WASHINGTON- U.S. Senator Tommy Tuberville (R-AL) and U.S. Representative Terri Sewell (D-AL-07) sent a letter to the Department of Defense (DOD) Under Secretary of Defense for Acquisition and Sustainment, Andrew Hunter, asking for targeted action on behalf of America’s defense clothing and textile manufacturers. The letter highlights concerns with operational constraints being placed on companies from COVID and inflation, and emphasizes their importance to military readiness and national security.
“The C&T base enables military readiness, ensuring that America’s warfighters have access to the mission-critical textiles, apparel, and equipage to protect our nation…” Tuberville and Sewell wrote.
“Without immediate action, many of these companies will be forced to withdraw from all military- related business or close operations outright. Our nation’s manufacturers, manufacturing workforce, and men and women in uniform need swift, targeted action from the administration,” the Members of Congress continued.
A copy of the letter can be found here and below.
March 8, 2022
The Honorable Andrew Hunter
Under Secretary of Defense for Acquisition and Sustainment Department of Defense
3010 Defense Pentagon
Washington DC 20301-3010
Dear Mr. Hunter:
We write to request your assistance regarding the U.S. Clothing and Textile (C&T) Manufacturing Defense Industrial Base.
The C&T base enables military readiness, ensuring that America’s warfighters have access to the mission-critical textiles, apparel, and equipage to protect our nation. The men and women who wear the cloth of the nation do so proudly. We are proud that 100% of these items are manufactured in the United States. On average, the Department of Defense (DOD) procures nearly $2 billion worth of military textiles, helmets, armor, footwear and clothing annually, through the purchase of over 8,000 items. Dozens of U.S. factories, employing tens of thousands of U.S. workers in the textile, apparel, and footwear industries are proud to support our warfighters.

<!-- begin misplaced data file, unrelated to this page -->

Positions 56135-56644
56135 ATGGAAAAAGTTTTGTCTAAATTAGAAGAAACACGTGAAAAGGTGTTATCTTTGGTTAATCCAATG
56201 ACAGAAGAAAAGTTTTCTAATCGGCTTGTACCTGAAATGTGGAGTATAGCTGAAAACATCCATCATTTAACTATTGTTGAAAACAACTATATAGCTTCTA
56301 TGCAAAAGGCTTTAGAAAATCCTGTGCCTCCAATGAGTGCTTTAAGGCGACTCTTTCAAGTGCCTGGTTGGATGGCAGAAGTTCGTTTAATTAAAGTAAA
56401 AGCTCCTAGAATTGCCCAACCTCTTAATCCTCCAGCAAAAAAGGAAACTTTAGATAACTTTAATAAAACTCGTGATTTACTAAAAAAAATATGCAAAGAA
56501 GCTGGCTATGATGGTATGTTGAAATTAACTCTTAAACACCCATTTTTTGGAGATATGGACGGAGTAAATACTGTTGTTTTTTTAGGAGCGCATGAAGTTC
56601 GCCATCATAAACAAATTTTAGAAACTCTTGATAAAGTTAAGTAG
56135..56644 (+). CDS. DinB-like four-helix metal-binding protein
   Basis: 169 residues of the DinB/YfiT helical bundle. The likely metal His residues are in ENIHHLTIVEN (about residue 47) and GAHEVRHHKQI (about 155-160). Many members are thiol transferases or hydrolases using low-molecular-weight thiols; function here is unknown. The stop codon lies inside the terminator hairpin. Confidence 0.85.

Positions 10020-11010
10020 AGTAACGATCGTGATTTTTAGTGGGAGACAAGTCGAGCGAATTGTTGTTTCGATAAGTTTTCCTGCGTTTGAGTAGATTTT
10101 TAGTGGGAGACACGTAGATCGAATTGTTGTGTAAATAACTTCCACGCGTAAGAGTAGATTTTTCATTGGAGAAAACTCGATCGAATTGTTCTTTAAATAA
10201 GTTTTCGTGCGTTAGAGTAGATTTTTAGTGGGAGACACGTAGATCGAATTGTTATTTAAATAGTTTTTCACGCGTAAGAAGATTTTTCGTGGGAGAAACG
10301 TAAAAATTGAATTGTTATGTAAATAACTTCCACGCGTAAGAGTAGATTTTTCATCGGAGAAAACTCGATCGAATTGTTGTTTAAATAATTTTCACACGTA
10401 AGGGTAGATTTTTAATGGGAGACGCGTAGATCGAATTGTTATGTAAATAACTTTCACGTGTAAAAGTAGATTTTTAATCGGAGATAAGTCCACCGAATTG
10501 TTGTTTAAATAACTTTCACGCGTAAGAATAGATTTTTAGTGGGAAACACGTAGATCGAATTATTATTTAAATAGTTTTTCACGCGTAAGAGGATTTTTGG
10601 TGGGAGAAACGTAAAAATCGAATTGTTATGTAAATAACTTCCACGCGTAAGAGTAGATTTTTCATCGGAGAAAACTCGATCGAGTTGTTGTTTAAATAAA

For 80 years, Congress has recognized that an effective national defense requires robust domestic capacity for textiles and clothing. The Berry Amendment ensures that these vital industries are called out for different and enhanced procurement procedures relative to other government procurement. Although the Berry Amendment protects the C&T base from offshore competition, it cannot insulate the base from problematic contracting practices, unpredictable DOD demand, and increases in material and labor costs. Each of these factors have made it unsustainable to continue to produce clothing, ballistic protection, and equipage for the U.S. military.
Many companies are now operating on Firm Fixed Price contracts that were awarded before the current COVID economic and health crises were realized. Fixed price contracts make it impossible for companies to react to changing business conditions — such as those that have whipsawed domestic industry over the past two years. Costs for labor, health care, freight, energy, and materials have all suddenly and unexpectedly increased by double digits over the past 18 months and show no sign of abatement. Many manufacturers are unable to offer competitive wages, further exacerbating acute labor shortages. These higher costs coupled with a lack of economic price adjustment mechanisms from DOD mean companies are often forced to perform on contracts at a financial loss simply to retain business and keep workers employed in the hopes that a future contract will make up for current losses. Even if they can eke out a slim profit, these companies rarely have enough to reinvest in their business for training or equipment. Unfortunately, many companies with long track records of supporting the warfighter have already left the industrial base. In just the past few years, longtime industry stalwarts such as Campbellsville Knits (Kentucky), Racoe Manufacturing (Tennessee), and DeRossi & Sons (New Jersey) have all closed.
The C&T manufacturers who support our military readiness request your immediate help to make sure the Department of Defense has the authority and funding necessary so that Berry-compliant C&T contracts in distress can be adjusted to give U.S. companies and their workers the wherewithal to survive.
Without immediate action, many of these companies will be forced to withdraw from all military- related business or close operations outright. Our nation’s manufacturers, manufacturing workforce, and men and women in uniform need swift, targeted action from the administration. Thank you for your attention to this request — we look forward to working with you to resolve this pressing issue.
Tommy Tuberville Terri A. Sewell
United States Senator Member of Congress
Senator Tommy Tuberville represents Alabama in the United States Senate and is a member of the Senate Armed Services, Agriculture, Veterans’ Affairs, and HELP Committees.